Inductees Ambrose "Bruce" Walters was the father of major league motorcycle racing in Peoria.
As a 15-year-old Iowan, he bought his first motorcycle in 1913, and until his death in 1980 at the age of 82, he was involved with the speedy machines every day of his life.
Walters was an early member of the American Motorcycle Associationís (AMA) competition committee, and it was through his dedicated work with the AMA that national championship racing was brought to Peoria in 1947. The race continues today, making the famed Peoria TT event the oldest continually run dirt track race in the country.
The AMA recognized Bruce Walters' long service by making him one of the earliest winners of the prestigious Dud Perkins Award.
Before all that, Walters was a determined competitor. He and his late wife, Gladys, traveled throughout the land to flat track races, hill climbs, TT tracks and such major events as the Daytona 200.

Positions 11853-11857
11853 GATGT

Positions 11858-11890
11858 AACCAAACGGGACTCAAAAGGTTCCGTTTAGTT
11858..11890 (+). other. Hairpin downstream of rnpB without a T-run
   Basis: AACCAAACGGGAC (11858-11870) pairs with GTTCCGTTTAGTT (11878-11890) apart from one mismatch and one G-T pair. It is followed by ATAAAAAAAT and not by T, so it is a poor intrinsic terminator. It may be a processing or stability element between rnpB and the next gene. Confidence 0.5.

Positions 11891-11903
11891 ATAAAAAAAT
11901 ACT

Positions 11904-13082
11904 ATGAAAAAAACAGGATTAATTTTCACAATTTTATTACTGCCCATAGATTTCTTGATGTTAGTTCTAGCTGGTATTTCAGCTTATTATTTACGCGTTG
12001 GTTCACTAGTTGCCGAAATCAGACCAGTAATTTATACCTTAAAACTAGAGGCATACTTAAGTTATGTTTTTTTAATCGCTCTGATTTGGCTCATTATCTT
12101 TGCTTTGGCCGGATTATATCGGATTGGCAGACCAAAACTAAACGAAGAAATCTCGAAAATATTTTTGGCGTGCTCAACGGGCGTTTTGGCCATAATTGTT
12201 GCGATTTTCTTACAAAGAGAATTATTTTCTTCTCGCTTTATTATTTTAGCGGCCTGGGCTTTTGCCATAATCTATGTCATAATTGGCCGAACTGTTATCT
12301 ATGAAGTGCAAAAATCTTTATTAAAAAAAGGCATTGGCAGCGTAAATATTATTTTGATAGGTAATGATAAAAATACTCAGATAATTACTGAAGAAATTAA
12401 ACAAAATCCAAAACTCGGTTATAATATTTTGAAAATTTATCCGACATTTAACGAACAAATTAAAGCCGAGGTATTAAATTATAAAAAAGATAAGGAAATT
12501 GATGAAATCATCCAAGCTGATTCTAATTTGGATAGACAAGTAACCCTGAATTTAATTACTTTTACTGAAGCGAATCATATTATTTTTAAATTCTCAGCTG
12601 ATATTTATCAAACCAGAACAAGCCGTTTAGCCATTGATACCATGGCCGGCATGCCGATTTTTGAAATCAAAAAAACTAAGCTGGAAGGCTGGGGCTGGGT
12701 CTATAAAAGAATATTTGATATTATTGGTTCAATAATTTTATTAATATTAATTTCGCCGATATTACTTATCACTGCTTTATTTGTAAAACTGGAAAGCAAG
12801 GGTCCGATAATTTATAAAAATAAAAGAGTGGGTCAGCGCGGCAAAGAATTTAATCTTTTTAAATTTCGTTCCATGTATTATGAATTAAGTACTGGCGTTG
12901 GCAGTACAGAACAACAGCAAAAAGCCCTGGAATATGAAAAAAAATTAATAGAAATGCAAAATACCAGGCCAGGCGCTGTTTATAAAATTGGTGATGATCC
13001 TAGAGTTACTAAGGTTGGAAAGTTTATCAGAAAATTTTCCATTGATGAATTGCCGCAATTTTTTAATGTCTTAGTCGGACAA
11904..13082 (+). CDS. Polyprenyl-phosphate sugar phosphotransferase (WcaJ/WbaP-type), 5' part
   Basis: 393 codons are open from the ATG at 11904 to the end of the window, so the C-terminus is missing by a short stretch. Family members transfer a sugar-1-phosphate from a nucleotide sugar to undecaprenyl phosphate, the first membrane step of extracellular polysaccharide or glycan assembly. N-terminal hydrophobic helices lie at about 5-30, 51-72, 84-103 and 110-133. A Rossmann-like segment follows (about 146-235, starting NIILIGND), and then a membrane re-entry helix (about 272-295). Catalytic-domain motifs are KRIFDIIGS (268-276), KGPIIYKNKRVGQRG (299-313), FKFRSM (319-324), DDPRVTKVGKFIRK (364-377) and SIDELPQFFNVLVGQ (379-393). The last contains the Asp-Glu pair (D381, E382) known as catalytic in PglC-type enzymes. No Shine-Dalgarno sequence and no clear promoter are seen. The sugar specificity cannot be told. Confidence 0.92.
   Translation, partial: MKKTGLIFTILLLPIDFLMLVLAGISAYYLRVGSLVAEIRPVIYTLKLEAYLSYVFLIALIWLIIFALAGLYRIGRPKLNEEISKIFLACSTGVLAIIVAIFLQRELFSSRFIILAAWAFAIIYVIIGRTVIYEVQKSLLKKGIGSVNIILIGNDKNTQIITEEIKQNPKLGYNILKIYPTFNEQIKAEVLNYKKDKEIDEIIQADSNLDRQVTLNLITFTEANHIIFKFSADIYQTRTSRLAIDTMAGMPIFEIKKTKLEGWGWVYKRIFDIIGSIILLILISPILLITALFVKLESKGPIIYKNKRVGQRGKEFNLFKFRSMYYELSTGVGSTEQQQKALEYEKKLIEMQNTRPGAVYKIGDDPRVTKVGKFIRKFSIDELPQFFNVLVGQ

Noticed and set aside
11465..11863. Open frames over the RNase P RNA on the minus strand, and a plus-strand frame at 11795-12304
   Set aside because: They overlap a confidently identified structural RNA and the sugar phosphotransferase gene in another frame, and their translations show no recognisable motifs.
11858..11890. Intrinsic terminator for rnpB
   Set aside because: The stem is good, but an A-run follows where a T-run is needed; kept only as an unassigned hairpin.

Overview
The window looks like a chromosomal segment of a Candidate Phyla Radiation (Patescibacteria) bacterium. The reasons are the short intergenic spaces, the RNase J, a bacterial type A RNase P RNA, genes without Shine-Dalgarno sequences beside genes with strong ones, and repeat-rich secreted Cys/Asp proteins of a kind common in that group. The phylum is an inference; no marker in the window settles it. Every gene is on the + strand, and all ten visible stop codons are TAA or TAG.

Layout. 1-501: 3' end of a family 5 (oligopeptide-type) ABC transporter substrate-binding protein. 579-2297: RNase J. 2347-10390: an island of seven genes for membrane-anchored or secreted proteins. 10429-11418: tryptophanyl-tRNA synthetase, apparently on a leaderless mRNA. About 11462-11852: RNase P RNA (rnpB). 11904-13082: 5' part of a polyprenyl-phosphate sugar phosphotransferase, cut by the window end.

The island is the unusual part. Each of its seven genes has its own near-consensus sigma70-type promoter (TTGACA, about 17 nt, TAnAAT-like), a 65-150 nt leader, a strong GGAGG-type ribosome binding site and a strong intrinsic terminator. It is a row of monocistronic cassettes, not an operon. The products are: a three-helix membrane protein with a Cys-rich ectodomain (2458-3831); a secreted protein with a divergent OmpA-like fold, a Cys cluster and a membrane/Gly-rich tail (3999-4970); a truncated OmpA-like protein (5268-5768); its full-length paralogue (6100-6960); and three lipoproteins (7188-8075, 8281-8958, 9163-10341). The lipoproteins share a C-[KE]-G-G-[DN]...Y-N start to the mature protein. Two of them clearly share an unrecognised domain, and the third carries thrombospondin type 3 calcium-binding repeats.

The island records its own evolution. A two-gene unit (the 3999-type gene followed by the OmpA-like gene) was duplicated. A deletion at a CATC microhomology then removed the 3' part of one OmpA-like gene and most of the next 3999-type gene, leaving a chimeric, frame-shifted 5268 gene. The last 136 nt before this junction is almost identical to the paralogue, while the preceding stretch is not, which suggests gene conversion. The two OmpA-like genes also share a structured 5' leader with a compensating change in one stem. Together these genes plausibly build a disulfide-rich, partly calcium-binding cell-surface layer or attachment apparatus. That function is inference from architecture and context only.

Strongly built and a fierce competitor, he raced until he was 48 years old, and then competed in cross-country races until he was 67. He entered Michigan's grueling Jack Pine Enduro event of 500 miles 26 times.
While he was in the early years of competition, Bruce and his brother Bob opened a Harley Davidson dealership in Galesburg, and in 1931, Bruce moved to Peoria to open a Harley dealership here.
Walters was instrumental in the founding of the Peoria Motorcycle Club and the construction of the famed half-mile TT track that over the years has attracted every big name in the major leagues of motorcycle racing.
Ambrose "Bruce" Walters was the father of major league motorcycle racing in Peoria.
Bill Tuttle gained a reputation as being one of the smoothest fielding and dependable center fielders in baseball in the 1960s. Tuttle and his outfield partner, Al Kaline, combined their talents in the field and at the plate to make the Detroit Tigers one of baseballs most feared teams during the period they played together.